You've signed up. You're asked to fill in some details on your profile page. How much are you prepared to share? Do you really want to post a photo of yourself for everyone to see? Does anybody actually care if your favourite films include Notting Hill and Saving Private Ryan? And what about friends? You can search for the people in your e-mail address book, but do you want all those people to have access to your every thought? Now is the time for serious consideration. The choices you make now could seriously affect your future on Facebook, and beyond.
Ah, nuts to it: say yes to everything! Let's be friends with everyone; we live in an inclusive age, after all. And it's not as if you have to talk to anybody if you don't want to; they'll just be sitting there on your list. It might even make your so-called 'real' friends work a bit harder at being nice to you if they think there's a bit of competition, the ungrateful bastards. And look at all these possibilities for self-promotion! You can change your 'status' on a whim, and virtually everybody will be informed about it. Tee-hee! This will be a great opportunity to demonstrate to everybody how funny/deeply unhappy you are. And you can write on other people's profile pages, so that all their friends can read your nuggets of glittering wit, too! As if all that wasn't enough, you can post whole albums of photos of you and your mates doing really great things, like visiting museums, and playing computer games. This is the best thing ever!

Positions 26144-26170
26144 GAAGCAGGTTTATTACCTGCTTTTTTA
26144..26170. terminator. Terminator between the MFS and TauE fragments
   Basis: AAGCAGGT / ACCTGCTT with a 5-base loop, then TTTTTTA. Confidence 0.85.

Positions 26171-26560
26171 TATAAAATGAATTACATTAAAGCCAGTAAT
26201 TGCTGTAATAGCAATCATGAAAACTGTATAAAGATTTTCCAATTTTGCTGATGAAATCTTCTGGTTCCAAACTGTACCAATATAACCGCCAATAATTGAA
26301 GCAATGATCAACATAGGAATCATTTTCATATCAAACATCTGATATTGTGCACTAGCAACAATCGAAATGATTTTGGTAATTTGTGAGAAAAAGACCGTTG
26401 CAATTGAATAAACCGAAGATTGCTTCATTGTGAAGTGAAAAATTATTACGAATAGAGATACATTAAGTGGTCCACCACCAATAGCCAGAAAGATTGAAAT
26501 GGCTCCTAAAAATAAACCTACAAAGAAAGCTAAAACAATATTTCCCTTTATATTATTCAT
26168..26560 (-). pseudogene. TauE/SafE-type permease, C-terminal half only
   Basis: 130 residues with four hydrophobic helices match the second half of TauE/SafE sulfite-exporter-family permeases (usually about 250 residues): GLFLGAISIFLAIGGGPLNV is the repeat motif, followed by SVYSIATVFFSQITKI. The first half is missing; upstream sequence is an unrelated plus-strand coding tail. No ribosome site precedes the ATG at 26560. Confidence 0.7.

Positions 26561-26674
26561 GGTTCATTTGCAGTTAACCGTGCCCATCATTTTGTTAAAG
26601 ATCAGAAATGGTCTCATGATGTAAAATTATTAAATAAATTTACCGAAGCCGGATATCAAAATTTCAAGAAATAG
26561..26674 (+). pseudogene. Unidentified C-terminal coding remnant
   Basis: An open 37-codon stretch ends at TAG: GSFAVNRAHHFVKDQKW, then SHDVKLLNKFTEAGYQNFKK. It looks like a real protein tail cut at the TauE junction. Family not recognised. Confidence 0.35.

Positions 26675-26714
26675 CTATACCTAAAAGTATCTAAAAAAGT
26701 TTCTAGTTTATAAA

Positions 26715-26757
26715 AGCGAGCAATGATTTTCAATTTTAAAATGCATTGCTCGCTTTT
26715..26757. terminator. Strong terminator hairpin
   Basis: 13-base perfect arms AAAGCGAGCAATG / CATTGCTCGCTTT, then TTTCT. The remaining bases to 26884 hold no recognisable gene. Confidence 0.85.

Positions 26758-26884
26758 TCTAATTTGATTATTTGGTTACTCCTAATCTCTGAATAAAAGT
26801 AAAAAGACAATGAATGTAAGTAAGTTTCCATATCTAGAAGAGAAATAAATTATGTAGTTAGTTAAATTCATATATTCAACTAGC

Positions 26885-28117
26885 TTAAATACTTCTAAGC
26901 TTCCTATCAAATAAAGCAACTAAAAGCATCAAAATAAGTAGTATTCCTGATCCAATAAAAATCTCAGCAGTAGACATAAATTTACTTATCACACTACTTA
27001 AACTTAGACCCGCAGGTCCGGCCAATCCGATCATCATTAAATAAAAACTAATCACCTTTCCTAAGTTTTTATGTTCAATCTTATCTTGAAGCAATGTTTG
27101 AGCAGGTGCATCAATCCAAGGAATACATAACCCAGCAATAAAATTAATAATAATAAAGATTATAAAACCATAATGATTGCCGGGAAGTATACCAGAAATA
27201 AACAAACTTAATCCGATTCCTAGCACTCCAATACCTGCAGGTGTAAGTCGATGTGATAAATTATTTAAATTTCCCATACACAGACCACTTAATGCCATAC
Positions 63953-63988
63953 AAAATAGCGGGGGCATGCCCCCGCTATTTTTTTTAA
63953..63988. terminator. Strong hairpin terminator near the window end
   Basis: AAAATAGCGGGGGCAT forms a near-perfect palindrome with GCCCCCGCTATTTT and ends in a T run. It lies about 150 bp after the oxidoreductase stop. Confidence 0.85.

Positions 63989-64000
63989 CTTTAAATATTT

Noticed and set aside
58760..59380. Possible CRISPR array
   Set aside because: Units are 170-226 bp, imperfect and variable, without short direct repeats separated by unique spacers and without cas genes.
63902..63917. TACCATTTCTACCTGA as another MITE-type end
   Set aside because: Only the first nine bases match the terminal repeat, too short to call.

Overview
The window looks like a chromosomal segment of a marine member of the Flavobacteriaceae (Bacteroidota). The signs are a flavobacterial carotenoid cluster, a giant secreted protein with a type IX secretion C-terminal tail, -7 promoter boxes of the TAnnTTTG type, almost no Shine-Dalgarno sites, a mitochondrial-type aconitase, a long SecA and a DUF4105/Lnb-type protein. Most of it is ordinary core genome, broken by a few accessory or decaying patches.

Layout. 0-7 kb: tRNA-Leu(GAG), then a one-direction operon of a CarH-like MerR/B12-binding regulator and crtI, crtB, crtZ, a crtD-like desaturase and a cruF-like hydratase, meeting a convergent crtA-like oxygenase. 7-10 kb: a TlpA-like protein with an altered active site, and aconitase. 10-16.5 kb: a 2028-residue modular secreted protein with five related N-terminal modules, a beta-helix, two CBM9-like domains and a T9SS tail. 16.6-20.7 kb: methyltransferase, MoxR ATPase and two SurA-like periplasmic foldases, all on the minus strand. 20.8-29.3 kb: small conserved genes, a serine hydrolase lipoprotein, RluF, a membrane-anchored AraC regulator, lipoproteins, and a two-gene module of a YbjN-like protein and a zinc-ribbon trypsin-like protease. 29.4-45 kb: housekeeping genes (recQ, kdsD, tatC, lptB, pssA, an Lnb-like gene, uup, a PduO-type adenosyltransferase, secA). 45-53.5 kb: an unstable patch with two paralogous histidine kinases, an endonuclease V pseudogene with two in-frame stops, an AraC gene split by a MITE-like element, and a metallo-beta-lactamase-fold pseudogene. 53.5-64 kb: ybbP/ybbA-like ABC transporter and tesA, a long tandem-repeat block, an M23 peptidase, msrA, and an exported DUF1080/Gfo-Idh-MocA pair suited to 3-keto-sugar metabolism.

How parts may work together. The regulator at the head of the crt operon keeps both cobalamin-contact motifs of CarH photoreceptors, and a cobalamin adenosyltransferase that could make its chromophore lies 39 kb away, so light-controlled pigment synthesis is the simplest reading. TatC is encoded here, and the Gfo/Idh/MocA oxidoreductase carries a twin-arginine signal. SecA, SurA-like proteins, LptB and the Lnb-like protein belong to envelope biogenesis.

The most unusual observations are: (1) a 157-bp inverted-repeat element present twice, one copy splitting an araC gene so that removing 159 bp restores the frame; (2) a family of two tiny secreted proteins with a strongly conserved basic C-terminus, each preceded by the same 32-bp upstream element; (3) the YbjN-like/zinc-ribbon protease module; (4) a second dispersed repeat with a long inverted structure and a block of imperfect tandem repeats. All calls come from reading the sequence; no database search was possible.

The initial rush has worn off. You've reduced your rate of status updates to two per week, and are starting to feel a bit embarrassed about all the previous ones, which somehow aren't quite as funny now as they seemed at the time. Hopefully the people on your friends list that you secretly find attractive don't think you're a total berk. Maybe joining some 'groups' would help to increase your feeling of integration. If you're an insufferable pedant, you'll be well provided for; plenty of Facebook's well-educated denizens have very strong feelings about misplaced apostrophes and rickety grammatical constructions. You decide to join some (in an ironic way, obviously). After a couple of minutes, the pointlessness of the exercise becomes apparent. You feel a bit cheapened. Still, people from school that you barely knew are sending you 'friend requests', which is flattering (it's a bit strange, though; you were hopelessly unpopular at the time). To give visitors a more rounded sense of your multi-faceted personality, you download some novel 'applications'. After a month, however, nobody has scribbled on your Graffiti Wall, and your aquarium is singularly devoid of fish, so you sheepishly remove them. At some point, it occurs to you that you haven't left the house since signing up, so you open a window as a compromise measure.